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$X=\{(a,b)\mid a \in C[0,1],b \in C[0,1]\}$, and its norm is $\|(a,b)\|=\|a\|_\infty+\|b\|_\infty.$

$Y=\{(a,a')\mid a \in C^1[0,1], \ a'(t)=\frac{da}{dt} \},\ Z=\{(0,b)\mid b \in C[0,1]\}.$

Under these conditions, Please show that $Y+Z=\{y+z \mid y \in Y, z \in Z\}$ is not a closed subset of $X$

(I have already known that $X$ is Banach space, and $Y,Z$ are closed subsets of $X$.)

I have to say that there is one sequence $\{y_n+z_n \mid y_n \in Y, z_n \in Z\}$ which converges to $(y,z) \notin Y+Z$. But what kind of sequence will suffice above?

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  • $\begingroup$ Is your $T$ supposed to be $Z$? $\endgroup$ – Ian Jul 29 '15 at 0:33
  • $\begingroup$ Notice $Y+Z = C^1[0,1]\times C[0,1]$ and that $C^1[0,1]$ is not closed in $C[0,1]$. $\endgroup$ – user251257 Jul 29 '15 at 0:54
  • $\begingroup$ I fixed $T \rightarrow Z$. Thanks for indicating my error. $\endgroup$ – yluerr Jul 29 '15 at 1:49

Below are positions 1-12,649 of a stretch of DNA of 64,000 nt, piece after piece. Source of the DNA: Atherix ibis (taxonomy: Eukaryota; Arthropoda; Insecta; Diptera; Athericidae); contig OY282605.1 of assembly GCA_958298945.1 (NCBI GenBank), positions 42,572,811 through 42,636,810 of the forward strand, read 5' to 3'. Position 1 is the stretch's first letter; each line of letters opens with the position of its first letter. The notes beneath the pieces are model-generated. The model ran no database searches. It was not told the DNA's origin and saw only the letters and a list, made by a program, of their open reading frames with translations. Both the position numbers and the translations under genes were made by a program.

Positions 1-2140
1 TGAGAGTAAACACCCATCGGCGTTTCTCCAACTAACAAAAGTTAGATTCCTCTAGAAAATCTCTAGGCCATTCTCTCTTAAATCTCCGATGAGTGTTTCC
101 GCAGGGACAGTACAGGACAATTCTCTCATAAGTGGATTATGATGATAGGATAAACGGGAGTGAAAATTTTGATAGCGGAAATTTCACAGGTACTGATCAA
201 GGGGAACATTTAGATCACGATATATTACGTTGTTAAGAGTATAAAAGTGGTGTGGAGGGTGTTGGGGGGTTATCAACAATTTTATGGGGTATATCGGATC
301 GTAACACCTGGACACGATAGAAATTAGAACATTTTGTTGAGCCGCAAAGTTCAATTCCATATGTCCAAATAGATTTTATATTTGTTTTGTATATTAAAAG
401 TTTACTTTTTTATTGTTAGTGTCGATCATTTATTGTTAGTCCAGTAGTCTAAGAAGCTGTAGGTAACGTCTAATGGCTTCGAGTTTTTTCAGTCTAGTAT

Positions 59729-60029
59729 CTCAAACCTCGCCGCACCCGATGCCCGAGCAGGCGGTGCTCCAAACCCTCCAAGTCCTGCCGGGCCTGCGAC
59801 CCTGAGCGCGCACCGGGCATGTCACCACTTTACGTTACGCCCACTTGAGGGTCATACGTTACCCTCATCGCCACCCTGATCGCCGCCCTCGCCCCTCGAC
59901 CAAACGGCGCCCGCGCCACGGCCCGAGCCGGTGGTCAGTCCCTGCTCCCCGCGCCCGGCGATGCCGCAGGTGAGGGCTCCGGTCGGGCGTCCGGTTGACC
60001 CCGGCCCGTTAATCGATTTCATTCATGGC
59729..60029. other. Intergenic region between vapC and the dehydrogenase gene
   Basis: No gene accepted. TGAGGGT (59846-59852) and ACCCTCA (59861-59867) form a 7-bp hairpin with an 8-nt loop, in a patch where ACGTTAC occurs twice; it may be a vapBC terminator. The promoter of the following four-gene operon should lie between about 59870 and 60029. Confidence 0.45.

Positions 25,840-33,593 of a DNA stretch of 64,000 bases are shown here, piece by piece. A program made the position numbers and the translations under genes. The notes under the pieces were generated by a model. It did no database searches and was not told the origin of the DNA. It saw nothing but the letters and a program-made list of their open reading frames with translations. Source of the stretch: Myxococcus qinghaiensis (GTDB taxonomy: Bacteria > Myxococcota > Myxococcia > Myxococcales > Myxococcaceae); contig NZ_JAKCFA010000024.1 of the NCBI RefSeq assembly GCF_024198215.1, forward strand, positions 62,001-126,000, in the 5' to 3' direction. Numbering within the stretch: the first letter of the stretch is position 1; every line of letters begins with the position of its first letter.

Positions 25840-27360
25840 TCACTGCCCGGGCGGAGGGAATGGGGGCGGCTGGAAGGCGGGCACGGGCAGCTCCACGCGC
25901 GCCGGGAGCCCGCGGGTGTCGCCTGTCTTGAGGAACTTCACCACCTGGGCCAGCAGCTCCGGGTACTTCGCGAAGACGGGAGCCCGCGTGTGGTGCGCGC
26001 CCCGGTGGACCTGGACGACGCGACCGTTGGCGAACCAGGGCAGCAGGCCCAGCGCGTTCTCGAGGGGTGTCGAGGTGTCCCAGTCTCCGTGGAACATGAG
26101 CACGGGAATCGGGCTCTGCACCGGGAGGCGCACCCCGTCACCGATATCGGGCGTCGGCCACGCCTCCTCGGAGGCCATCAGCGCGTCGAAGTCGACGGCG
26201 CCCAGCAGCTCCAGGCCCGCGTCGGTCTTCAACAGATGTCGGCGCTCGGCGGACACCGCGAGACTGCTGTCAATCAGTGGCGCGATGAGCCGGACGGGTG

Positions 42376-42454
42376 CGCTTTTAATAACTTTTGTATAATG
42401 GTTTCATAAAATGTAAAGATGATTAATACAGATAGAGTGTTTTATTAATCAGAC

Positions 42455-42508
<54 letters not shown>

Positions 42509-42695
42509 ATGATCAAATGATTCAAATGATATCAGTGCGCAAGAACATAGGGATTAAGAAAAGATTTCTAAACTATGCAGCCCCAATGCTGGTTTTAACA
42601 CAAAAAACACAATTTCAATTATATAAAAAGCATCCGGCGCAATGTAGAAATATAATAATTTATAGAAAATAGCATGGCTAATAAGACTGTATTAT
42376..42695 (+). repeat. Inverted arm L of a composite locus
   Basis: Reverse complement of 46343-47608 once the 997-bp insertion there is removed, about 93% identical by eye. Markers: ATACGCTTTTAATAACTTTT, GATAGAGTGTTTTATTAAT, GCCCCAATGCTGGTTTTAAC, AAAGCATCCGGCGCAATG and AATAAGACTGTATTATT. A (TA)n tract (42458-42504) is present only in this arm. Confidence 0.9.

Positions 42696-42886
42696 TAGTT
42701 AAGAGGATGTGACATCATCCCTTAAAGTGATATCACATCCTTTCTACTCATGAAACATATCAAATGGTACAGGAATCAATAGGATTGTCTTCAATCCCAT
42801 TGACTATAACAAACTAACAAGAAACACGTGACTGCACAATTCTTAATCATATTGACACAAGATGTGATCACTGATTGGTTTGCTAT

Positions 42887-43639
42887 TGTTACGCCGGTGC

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For any $(a,a')\in Y$, we have that $(0,-a')\in Z$. So $(a,0)\in Y+ Z$. In other words, $Y+Z$ contains the subspace $W=\{(a,0):\ a\in C^1[0,1]\}$.

So now we need a Cauchy sequence in $W$ that is not convergent in $W$. For instance $\{(a_n,0)\}$, where $a_n(t)=(t+1/n)^{1/2}$.

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  • $\begingroup$ it must converge in $X$. it does not converge in $W$ $\endgroup$ – user251257 Jul 29 '15 at 1:01
  • $\begingroup$ It does converge in $X$. It converges to $a(t)=t^{1/2}$. $\endgroup$ – Martin Argerami Jul 29 '15 at 1:13
  • $\begingroup$ So $(a_n(t),a_n'(t))$ that is not convergent in $Y$ is in $Y$?(which means Y is not a closed subset of X???) $\endgroup$ – yluerr Jul 29 '15 at 4:21
  • $\begingroup$ The sequence $(a_n,a_n') $ is in $Y $, but it is not Cauchy. It tells you nothing about the closedness of $Y $. $\endgroup$ – Martin Argerami Jul 29 '15 at 5:06

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